Donald Trump rails against the New York Times after critical pieces

Trump's repeats fraud fear

Donald Trump exploded at the New York Times in a lengthy Twitter rant early Sunday morning, less than a day after he threatened to ban the newspaper's reporters from covering his events.

Calling the Times a "failing" news outlet that "never" spoke to him, Trump blasted their recent coverage of his campaign on the social media platform:

He also took general aim at the "disgusting and corrupt media," asserting that if it weren't for their dishonest reporting, "I would be beating Hillary by 20%." According to recent polls, Trump now lags behind rival Hillary Clinton by several points both nationally and in several key battleground states.

Trump seemed to be reacting to an unflattering New York Times report published Saturday morning dissecting recent campaign missteps.

The Times reported that a group of Trump's "confidants" had asked him to hit the reset button on the campaign back in June, but that "[n]early two months later, the effort to save Mr. Trump from himself has plainly failed."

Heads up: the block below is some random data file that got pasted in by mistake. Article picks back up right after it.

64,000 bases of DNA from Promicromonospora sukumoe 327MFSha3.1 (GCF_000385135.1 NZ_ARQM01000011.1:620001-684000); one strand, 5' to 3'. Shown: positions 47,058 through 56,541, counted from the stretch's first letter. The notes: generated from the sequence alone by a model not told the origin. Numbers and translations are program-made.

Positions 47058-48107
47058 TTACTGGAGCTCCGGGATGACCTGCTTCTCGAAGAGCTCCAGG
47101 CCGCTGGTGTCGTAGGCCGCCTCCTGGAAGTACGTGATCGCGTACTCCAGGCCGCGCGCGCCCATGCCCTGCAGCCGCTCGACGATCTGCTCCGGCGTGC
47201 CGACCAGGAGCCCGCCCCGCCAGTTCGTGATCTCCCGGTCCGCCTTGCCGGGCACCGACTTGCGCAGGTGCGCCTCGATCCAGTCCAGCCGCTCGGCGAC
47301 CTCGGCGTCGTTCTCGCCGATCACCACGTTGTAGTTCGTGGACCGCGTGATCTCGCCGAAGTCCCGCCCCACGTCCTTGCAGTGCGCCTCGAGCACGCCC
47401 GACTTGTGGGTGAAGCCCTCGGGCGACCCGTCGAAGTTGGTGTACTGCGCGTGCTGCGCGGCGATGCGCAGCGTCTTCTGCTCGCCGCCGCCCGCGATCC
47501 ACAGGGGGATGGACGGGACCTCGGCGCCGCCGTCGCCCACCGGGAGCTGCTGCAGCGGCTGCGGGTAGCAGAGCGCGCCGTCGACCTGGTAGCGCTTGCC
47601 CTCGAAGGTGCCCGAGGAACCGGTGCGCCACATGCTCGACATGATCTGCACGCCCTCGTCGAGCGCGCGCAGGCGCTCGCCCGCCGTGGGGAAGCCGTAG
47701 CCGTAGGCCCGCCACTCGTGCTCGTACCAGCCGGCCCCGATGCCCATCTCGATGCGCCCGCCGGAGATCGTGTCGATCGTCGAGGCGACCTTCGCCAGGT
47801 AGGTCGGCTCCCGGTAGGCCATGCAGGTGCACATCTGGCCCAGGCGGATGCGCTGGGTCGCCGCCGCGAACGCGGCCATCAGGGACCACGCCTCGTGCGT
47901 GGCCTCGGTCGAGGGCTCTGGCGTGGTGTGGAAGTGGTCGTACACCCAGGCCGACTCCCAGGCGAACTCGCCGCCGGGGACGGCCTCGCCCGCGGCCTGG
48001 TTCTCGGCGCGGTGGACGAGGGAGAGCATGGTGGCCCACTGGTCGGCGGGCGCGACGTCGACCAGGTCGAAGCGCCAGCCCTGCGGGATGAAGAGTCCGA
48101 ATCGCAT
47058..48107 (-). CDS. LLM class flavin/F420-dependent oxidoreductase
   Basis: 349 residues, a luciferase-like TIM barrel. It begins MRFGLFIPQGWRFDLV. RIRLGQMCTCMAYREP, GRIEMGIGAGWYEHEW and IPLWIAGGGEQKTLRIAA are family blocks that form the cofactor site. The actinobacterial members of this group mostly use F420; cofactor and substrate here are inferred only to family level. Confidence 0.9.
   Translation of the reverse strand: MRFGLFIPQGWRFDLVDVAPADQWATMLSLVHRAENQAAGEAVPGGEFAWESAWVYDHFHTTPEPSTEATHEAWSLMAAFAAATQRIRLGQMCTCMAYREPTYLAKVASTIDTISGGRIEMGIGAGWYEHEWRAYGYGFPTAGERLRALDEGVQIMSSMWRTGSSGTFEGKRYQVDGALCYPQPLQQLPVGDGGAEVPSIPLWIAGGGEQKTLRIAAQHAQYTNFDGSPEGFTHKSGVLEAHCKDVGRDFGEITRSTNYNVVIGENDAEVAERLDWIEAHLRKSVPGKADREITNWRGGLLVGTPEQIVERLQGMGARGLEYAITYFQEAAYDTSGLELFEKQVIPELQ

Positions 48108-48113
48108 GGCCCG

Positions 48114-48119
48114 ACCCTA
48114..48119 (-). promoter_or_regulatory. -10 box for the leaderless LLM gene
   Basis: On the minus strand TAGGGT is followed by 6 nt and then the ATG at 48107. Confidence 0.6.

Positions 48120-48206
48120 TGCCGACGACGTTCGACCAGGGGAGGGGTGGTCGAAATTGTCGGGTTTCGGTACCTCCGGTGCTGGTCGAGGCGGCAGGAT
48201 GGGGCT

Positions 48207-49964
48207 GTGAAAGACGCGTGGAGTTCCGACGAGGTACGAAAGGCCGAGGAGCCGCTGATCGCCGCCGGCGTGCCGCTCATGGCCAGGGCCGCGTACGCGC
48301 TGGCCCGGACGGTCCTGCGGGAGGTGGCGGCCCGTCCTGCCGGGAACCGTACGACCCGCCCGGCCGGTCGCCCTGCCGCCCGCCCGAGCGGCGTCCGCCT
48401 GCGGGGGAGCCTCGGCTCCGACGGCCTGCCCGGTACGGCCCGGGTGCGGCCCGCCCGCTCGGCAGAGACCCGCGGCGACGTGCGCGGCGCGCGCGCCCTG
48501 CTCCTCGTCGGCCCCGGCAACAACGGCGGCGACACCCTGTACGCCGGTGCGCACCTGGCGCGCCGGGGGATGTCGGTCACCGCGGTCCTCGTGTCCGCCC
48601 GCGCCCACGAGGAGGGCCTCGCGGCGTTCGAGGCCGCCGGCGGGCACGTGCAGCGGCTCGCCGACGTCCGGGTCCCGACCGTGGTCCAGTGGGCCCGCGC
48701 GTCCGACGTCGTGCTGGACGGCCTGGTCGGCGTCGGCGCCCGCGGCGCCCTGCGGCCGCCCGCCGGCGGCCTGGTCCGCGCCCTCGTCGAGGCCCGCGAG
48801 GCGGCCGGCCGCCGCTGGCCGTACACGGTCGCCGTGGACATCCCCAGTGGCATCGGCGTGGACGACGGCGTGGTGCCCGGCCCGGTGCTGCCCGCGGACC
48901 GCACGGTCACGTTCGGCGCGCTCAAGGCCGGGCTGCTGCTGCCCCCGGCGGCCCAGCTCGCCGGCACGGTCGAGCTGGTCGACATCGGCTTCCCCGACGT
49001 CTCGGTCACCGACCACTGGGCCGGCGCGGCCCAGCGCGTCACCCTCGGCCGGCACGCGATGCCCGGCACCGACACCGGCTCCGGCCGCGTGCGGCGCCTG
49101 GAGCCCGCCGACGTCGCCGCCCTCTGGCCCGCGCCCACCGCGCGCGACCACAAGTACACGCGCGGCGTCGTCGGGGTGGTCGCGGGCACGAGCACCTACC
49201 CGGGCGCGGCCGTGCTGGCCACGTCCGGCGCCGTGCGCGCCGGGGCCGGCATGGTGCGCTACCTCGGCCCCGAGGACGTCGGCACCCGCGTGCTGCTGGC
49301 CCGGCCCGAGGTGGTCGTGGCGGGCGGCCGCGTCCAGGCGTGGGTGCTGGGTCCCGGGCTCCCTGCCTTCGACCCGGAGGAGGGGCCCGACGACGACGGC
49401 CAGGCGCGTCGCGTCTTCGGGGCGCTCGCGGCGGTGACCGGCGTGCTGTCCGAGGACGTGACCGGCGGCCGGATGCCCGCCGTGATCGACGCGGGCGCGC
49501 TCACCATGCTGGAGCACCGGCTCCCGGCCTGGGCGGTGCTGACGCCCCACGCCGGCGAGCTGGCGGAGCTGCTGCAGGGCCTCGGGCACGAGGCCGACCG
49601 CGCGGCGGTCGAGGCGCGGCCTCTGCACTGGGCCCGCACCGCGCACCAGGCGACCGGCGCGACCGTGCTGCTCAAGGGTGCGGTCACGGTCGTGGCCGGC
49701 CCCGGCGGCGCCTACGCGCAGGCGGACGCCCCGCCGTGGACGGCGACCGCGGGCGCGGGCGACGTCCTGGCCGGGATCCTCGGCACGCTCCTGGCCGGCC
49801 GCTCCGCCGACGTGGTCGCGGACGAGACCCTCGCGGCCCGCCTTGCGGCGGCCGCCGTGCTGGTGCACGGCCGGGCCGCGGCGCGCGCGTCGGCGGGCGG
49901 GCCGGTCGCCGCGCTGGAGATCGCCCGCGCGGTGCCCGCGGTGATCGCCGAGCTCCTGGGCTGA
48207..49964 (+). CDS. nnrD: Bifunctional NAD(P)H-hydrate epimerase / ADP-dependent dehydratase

"He has repeatedly signaled to his advisers and allies his willingness to change and adapt, but has grown only more volatile and prone to provocation since then," the paper wrote, "clashing with a Gold Star family, making comments that have been seen as inciting violence and linking his political opponents to terrorism."

Following that report, Trump pondered aloud at a Friday rally in Connecticut whether he should withdraw the media credentials for Times journalists.

"The newspaper is going to hell," Trump said late Friday night. "They've got a couple of reporters in that newspaper who are so bad. I mean, lack of talent. But it's going to hell. So I think maybe what we will do -- maybe we will start thinking about taking their press credentials away from them."

If the campaign decides to act against the Times, the paper would join a growing list of media outlets banned from covering Trump's events, including the Washington Post, Politico, and the conservative-leaning National Review.

When Trump's vice presidential candidate Mike Pence was asked by Fox News Sunday whether he had discussed the media blacklists with the billionaire, he replied: "We'll keep our private conversations private, but that's an ongoing discussion in the campaign."

"I do believe in the public's right to know, whether it's about these latest allegations about Hillary Clinton or otherwise," Pence said. "And we'll continue to -- we'll continue to advance that principle."